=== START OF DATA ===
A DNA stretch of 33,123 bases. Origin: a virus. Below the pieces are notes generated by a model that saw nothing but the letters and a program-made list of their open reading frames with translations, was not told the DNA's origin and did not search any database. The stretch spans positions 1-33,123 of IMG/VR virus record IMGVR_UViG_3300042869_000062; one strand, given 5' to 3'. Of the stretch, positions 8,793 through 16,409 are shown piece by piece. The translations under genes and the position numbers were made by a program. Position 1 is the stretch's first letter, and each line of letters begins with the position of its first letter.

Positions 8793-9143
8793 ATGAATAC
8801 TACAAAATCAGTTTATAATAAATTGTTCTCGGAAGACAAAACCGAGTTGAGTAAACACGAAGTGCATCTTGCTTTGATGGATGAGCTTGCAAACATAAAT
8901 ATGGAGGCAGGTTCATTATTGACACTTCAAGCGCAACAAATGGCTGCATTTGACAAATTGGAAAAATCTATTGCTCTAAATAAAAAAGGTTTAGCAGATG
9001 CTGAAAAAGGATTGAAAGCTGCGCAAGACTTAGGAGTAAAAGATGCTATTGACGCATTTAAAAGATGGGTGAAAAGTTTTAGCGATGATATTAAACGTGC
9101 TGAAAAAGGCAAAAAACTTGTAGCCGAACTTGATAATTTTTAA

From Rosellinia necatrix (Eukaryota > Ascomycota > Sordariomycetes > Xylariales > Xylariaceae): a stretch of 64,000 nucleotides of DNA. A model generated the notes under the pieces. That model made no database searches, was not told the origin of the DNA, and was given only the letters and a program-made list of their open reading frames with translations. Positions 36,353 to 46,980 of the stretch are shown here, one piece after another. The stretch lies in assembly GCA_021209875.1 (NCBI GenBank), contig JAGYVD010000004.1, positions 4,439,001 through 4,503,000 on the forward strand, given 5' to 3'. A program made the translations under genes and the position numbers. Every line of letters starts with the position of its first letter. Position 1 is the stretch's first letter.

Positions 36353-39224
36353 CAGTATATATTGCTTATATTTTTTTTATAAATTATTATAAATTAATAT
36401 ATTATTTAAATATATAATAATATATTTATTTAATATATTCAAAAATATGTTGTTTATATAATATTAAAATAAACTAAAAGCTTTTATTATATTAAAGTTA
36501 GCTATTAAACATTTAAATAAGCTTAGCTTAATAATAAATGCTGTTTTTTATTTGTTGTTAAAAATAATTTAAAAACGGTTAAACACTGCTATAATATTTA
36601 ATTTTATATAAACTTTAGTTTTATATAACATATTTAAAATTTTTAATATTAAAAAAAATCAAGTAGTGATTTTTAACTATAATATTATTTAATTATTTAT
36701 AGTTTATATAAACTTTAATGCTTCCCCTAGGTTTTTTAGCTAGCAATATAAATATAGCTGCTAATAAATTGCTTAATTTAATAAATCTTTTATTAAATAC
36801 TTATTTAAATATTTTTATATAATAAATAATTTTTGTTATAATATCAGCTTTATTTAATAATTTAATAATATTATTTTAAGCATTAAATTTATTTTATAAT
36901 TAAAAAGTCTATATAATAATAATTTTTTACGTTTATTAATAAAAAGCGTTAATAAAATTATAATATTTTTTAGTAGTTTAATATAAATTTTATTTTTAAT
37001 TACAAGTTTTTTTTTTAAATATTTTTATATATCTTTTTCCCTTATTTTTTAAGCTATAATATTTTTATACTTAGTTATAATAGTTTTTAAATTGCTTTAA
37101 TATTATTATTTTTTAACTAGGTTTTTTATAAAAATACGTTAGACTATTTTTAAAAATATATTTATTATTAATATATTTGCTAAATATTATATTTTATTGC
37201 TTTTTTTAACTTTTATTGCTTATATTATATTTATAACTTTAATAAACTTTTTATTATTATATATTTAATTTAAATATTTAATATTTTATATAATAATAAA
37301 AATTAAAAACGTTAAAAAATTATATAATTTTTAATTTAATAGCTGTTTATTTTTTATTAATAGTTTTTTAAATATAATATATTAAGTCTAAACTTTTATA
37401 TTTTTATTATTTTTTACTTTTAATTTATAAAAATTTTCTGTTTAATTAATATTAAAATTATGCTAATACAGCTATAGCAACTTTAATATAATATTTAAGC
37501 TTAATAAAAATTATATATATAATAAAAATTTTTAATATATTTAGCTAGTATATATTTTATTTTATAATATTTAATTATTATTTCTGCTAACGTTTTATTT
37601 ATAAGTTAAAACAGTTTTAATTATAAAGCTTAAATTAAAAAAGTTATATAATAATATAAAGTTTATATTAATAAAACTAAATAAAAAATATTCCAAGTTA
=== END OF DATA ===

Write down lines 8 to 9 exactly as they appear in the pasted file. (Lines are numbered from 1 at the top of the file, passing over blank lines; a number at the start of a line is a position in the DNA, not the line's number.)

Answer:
From Rosellinia necatrix (Eukaryota > Ascomycota > Sordariomycetes > Xylariales > Xylariaceae): a stretch of 64,000 nucleotides of DNA. A model generated the notes under the pieces. That model made no database searches, was not told the origin of the DNA, and was given only the letters and a program-made list of their open reading frames with translations. Positions 36,353 to 46,980 of the stretch are shown here, one piece after another. The stretch lies in assembly GCA_021209875.1 (NCBI GenBank), contig JAGYVD010000004.1, positions 4,439,001 through 4,503,000 on the forward strand, given 5' to 3'. A program made the translations under genes and the position numbers. Every line of letters starts with the position of its first letter. Position 1 is the stretch's first letter.

Positions 36353-39224